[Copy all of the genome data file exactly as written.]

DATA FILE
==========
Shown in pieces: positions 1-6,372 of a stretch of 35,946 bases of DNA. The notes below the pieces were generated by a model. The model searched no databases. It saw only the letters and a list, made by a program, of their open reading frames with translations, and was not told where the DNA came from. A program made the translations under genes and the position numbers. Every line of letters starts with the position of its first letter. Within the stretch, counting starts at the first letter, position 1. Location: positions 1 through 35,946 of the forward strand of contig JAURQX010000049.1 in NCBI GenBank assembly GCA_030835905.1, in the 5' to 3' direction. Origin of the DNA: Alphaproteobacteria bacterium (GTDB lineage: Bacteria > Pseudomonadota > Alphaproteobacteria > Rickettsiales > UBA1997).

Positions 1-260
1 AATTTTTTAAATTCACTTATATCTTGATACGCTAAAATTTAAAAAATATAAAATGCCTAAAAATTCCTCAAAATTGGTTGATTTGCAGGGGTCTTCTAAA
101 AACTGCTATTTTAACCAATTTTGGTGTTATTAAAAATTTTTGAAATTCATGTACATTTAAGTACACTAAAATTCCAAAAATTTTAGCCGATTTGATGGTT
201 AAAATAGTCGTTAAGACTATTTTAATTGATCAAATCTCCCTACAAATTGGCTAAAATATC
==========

Shown in pieces: positions 1-6,372 of a stretch of 35,946 bases of DNA. The notes below the pieces were generated by a model. The model searched no databases. It saw only the letters and a list, made by a program, of their open reading frames with translations, and was not told where the DNA came from. A program made the translations under genes and the position numbers. Every line of letters starts with the position of its first letter. Within the stretch, counting starts at the first letter, position 1. Location: positions 1 through 35,946 of the forward strand of contig JAURQX010000049.1 in NCBI GenBank assembly GCA_030835905.1, in the 5' to 3' direction. Origin of the DNA: Alphaproteobacteria bacterium (GTDB lineage: Bacteria > Pseudomonadota > Alphaproteobacteria > Rickettsiales > UBA1997).

Positions 1-260
1 AATTTTTTAAATTCACTTATATCTTGATACGCTAAAATTTAAAAAATATAAAATGCCTAAAAATTCCTCAAAATTGGTTGATTTGCAGGGGTCTTCTAAA
101 AACTGCTATTTTAACCAATTTTGGTGTTATTAAAAATTTTTGAAATTCATGTACATTTAAGTACACTAAAATTCCAAAAATTTTAGCCGATTTGATGGTT
201 AAAATAGTCGTTAAGACTATTTTAATTGATCAAATCTCCCTACAAATTGGCTAAAATATC